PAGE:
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NC DMV rejects, then approves lesbian’s custom license plate

It's not the first time the DMV has rejected inoffensive, LGBTQ-themed license plate messages

GREENVILLE, N.C. — The North Carolina Department of Motor Vehicles denied a lesbian’s custom license plate request before finally relenting and approving it Wednesday. The action is the latest in the state department’s longstanding practice of denying a wide range of LGBTQ-themed custom messages.

Greenville resident Amy Bright had requested a plate to read LSBNSNLV, standing for “lesbians in love,” to honor her wife of eight years. The DMV rejected it, despite having previously issued Bright a plate that read OUTLSBN, or “out lesbian.”

Bright appealed the decision.

A spokesperson for the DMV has cited a state law saying “the Division may refuse to issue a plate with a letter combination that is offensive to good taste and decency.”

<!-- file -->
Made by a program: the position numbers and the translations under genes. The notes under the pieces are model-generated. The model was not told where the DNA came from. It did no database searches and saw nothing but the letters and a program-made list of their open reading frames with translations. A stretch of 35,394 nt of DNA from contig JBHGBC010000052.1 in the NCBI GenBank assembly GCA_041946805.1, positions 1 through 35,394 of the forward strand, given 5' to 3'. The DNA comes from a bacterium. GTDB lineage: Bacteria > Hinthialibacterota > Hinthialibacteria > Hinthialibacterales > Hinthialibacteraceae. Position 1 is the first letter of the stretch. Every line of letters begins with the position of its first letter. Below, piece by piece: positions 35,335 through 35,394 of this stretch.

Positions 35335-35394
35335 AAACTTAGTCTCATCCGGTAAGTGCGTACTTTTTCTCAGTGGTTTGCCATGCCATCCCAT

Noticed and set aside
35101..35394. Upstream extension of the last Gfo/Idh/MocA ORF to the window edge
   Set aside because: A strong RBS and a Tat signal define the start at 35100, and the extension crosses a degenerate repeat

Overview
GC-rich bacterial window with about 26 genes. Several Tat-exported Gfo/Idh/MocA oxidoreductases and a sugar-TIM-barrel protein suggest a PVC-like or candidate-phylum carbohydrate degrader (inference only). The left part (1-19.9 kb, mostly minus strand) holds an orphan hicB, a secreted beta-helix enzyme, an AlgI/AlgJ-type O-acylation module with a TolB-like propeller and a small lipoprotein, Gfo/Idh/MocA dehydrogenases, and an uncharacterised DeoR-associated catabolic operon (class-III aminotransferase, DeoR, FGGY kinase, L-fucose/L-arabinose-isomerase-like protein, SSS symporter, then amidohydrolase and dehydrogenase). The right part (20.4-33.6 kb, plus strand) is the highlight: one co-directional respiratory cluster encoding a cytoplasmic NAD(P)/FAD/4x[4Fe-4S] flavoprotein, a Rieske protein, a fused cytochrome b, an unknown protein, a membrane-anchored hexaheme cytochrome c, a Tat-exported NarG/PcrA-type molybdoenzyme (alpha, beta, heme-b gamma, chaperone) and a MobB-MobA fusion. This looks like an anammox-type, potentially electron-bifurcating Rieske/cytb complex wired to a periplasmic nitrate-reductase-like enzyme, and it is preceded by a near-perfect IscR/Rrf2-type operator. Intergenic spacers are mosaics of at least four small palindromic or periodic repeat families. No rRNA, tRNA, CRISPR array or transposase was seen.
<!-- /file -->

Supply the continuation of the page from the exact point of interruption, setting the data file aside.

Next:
On Wednesday, the DMV relented and approved Bright’s custom plate.

It’s not the first time the state DMV has denied an LGBTQ-themed license plate message.

In 2014, a list of 6,000 recently rejected license plate requests was released to Raleigh station WRAL. At the time, qnotes received the same list and was surprised to see a handful of seemingly inoffensive references to LGBTQ people. Among the total list of gay-themed messages, several were slurs or sexual in nature, but others were harmless messages like “LESBIAN,” “GAY,” 4GAYLIB,” standing for “for gay liberation,” among others, including “GAYBOY,” GAYGAL” and “GABOY,” either another reference to “gay boy” or perhaps “Georgia boy.”

At the time, a spokesperson for the state DMV declined to directly answer qnotes‘ inquiries on whether the state department had a specific policy banning inoffensive LGBTQ-themed messages.

Here are mock-ups of the several LGBTQ-themed plates rejected by the DMV in 2014, as we ran them in our original story four years ago.

Posted by Matt Comer

Matt Comer is a staff writer for QNotes. He previously served as editor from October 2007 through August 2015.

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